Remember the pictures of the fish tomatoes? For years they were an unofficial emblem of the anti-GMO movement. They depicted how anti-freeze genes from an Arctic fish were forced into tomato DNA, allowing the plants to survive frost. Scientists really did create those Frankentomatoes, but they were never put on the market. (Breyers low-fat ice cream, however, does contain anti-freeze proteins from Arctic fish genes, but that’s another story.)
The tomato that did make it to market was called the Flavr Savr, engineered for longer shelf life. Fortunately, it was removed from the shelves soon after it was introduced.
Although there are no longer any genetically modified (GM) tomatoes being sold today, the FDA’s shady approval process of the Flavr Savr provides a lesson in food safety—or rather, the lack of it—as far as gene-spliced foods are concerned. We know what really went on during the FDA’s voluntary review process of the Flavr Savr in 1993, because a lawsuit forced the release of 44,000 agency memos.
… Read More Throwing Biotech Lies at Tomatoes – Part 1: Killer Tomatoes
If you’re still eating genetically modified (GM) soybeans and you plan on having kids, a Brazilian study may make you think again about what you put in your mouth. Female rats fed GM soy for 15 months showed significant changes in their uterus and reproductive cycle, compared to rats fed organic soy or those raised without soy. Published in The Anatomical Record in 2009, this finding adds to the mounting body of evidence suggesting that GM foods contribute to reproductive disorders (see summary at end).
Unlike women whose menstrual cycle starts automatically at puberty, female rats need to be "inspired." Their (estrous) cycle conveniently kicks in only after being introduced to male rats. Since no males were present in this study, the females fed organic soy or no soy were appropriately untriggered (diestrus). For some odd reason, however, those fed GM soy appeared to have their ovulation cycle in full gear.
Although the researchers did not perform a check on the estrous cycle directly, their microscopic analysis of ovaries and uterus tissue showed that the hormone-induced changes (i.e. early ovulation and formation of corpus luteum) were well underway. In addition, the lining of the uterus (endometriim) had more cells than normal and the glands were dilated. In simpler terms, according to senior UK pathologist Stanley Ewen, something in the GM soy diet was "wrecking the ovary and endometrium" of the rats.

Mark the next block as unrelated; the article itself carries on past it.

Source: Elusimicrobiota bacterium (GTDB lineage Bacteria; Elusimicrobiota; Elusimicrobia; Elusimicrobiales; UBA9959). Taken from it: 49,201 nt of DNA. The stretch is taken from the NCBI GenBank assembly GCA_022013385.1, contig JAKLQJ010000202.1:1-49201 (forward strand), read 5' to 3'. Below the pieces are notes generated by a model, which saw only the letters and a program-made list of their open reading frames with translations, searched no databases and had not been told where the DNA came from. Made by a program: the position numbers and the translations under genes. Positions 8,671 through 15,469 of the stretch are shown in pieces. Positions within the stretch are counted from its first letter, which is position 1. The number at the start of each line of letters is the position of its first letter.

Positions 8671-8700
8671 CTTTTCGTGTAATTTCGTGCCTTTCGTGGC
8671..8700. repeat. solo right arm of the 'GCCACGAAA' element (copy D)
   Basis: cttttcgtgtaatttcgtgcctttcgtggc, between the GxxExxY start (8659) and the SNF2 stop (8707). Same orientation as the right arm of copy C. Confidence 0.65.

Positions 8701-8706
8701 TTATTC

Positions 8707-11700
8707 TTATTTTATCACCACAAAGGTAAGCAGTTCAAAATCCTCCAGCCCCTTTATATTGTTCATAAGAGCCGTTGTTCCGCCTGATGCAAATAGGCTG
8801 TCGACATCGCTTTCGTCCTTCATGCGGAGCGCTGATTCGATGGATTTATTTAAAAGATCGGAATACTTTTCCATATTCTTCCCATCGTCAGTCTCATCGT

… Read More Genetically Modified Soy Diets Lead to Ovary and Uterus Changes in Rats
Don’t worry your little heads over the gene-spliced foods on your plates. Just trust companies like Monsanto when they tell you their genetically modified organisms (GMOs) are perfectly safe.
That’s the upshot of a new website created on behalf of the biotech industry by GMO advocates Bruce Chassy and David Tribe. While they attempt to discredit the scientific evidence in my book Genetic Roulette: The Documented Health Risks of Genetically Engineered Foods, instead they offer priceless examples of distortion, denial, and spin. Their site is yet another example of why we can’t trust GMOs, Monsanto, or the so-called scientists who support them.
In a series of rebuttals, I expose this charade and show why healthy eating starts with no GMOs.
… Read More Biotech Propaganda Cooks Dangers out of GM Potatoes
Twelve years ago, a 150-second TV broadcast changed our world; everyone everywhere owes a debt of gratitude to the man whose life it turned upside down—in his effort to protect ours. On August 10, 1998, eminent scientist Dr. Arpad Pusztai (pronounced Poos-tie) dared to speak the truth. He had been an enthusiastic supporter of genetic… Read More Anniversary of a Whistleblowing Hero
(Other GM foods are not tested for this and may be harmful)
Genetically modified (GM) peas under development created immune responses in mice, suggesting that they may also create serious allergic reactions in people. The peas had been inserted with a gene from kidney beans, which creates a protein that acts as a pesticide. When this protein is produced naturally in beans, it does not elicit a response from mice. When produced in the GM peas, however, it did cause a reaction. Using sensitive testing methods, scientists discovered subtle differences between the bean and the GM proteins—the added sugar chains were slightly different. They speculate that this difference caused the immune reactions. Based on the results of the study, the Australian developers abandoned their 10-year, $2 million project.
… Read More Genetically Modified Peas Caused Dangerous Immune Response in Mice